23 Amnesty Expanded Streamlined Procedures The streamlined filing compliance procedures essentially allow taxpayers to self- certify and amend prior violation of FBAR and FATCA to avoid penalty and criminal prosecution. While previously only available to nonresident US taxpayers, subject to an extremely low $1,500 income tax liability limit, these procedures have been expanded to include US resident taxpayers and have eliminated the liability threshold for eligibility. All income tax related penalties associated with the offshore income are waived but the IRS reserves the right to audit and can assess penalties if there is a later finding of willfulness. There is no current participation deadline. 23

24 Amnesty Streamlined Procedures, cont. Streamlined procedures not available if audit or criminal investigation already initiated. Does not formally protect against criminal prosecution unlike OVDP. However, referral for prosecution unlikely if taxpayer makes full disclosure, cooperates and makes arrangements to pay tax in good faith. Different procedures for resident US taxpayers and nonresident US taxpayers. Taxpayers must certify that their failure to report foreign financial assets and pay tax due was not willful in order to participate. 24

25 Amnesty Streamlined Procedures, cont. Returns filed under the Streamlined Procedures are processed like other tax return filings. No receipt acknowledgement of the streamlined procedures submission by the IRS. No closing agreement entered into with the IRS. Returns may be selected for audit under existing audit selection processes applicable to other US tax returns. There is no increased risk of audit from participating in the procedures. 25

26 Amnesty Streamlined Procedures, cont. To use the special compliance procedures, a US resident taxpayer must: 1) have filed tax returns (if required) for the past 3 years and then must file amended tax return filings for the past 3 years, with required FATCA and other information returns; 2) file required FBAR filings for the prior 6 years; and 3) pay a penalty equal to 5% of the highest aggregate balance/value of the taxpayer s foreign financial assets which should have been reported under FBAR or FATCA (the Title 26 miscellaneous offshore penalty ). 26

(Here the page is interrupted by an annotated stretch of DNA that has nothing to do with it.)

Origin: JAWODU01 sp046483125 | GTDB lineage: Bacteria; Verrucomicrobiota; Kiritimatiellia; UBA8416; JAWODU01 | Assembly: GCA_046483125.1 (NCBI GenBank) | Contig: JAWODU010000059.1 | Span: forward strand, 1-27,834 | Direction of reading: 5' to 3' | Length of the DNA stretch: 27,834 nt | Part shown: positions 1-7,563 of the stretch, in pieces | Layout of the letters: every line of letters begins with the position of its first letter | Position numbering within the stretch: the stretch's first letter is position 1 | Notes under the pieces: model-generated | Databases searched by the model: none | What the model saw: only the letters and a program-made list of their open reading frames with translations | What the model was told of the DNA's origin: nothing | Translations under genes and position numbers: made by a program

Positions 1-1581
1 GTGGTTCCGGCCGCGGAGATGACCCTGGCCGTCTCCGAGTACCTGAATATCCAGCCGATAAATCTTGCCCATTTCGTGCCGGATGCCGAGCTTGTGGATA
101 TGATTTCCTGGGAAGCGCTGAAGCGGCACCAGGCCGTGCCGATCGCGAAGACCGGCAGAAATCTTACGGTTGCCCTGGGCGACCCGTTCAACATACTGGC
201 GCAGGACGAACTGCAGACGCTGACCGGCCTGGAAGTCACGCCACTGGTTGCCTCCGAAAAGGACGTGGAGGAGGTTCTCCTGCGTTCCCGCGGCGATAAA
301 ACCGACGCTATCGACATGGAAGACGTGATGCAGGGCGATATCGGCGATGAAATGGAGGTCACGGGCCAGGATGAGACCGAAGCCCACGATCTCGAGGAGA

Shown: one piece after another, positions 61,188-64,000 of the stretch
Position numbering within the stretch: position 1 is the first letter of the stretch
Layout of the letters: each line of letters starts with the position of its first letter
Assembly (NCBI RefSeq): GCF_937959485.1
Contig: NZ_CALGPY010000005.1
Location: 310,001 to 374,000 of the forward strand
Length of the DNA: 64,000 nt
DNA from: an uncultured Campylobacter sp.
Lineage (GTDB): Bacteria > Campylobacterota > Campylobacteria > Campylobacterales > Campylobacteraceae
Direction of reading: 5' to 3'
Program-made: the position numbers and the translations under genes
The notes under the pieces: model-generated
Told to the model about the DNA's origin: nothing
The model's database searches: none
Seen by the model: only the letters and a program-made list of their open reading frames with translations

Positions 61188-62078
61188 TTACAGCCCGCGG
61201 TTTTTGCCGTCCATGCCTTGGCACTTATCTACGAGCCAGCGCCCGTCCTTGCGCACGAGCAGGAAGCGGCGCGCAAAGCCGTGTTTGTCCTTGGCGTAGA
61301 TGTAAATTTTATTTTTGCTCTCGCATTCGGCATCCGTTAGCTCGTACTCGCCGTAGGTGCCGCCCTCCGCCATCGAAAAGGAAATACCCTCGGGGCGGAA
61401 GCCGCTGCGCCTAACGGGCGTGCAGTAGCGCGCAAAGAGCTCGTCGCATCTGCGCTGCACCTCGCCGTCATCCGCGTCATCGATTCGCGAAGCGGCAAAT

27 Amnesty Streamlined Procedures, cont. To use the special compliance procedures, a US non- resident taxpayer must: 1) have filed tax returns (if required) for the past 3 years and then must file amended tax return filings for the past 3 years, with required FATCA and other information returns; and 2) file required FBAR filings for the prior 6 years. There is no penalty price imposed on US nonresident taxpayers submitting under the streamlined procedures. 27

28 Amnesty Streamlined Procedures, cont. Non- willful conduct for purposes of the procedures is conduct arising from negligence, inadvertence, or mistake or conduct that is the result of a good faith misunderstanding of the requirements of the law. Certification requires a taxpayer to enumerate the specific reasons for failure to report and to provide contact information for any professional advisor used and the nature of the advice. It is getting harder for taxpayers to argue they didn t know about the requirements. The IRS has been making a point to publicize the rules and make more information available. 28

29 DELINQUENT FATCA AND FBAR PROCEDURES The delinquent procedures present a more appropriate course of action than the Streamlined procedures or OVDP where a taxpayer has reported and paid tax owed on its tax accounts but has failed to make the requisite FATCA or FBAR information filings for reasonable cause. For the FATCA delinquent submission procedures, the taxpayer must formally explain its reasonable cause for not timely filing the information return For the FBAR delinquent submission procedures, the taxpayer must have properly reported on tax returns, and paid tax on, any income from the delinquent filings and not have been contacted by the IRS in relation to the tax returns corresponding to the delinquent FBAR filings. The taxpayer can t be under civil examination or criminal investigation by the IRS and can t have already been contacted by the IRS about delinquent FATCA or FBAR reporting 29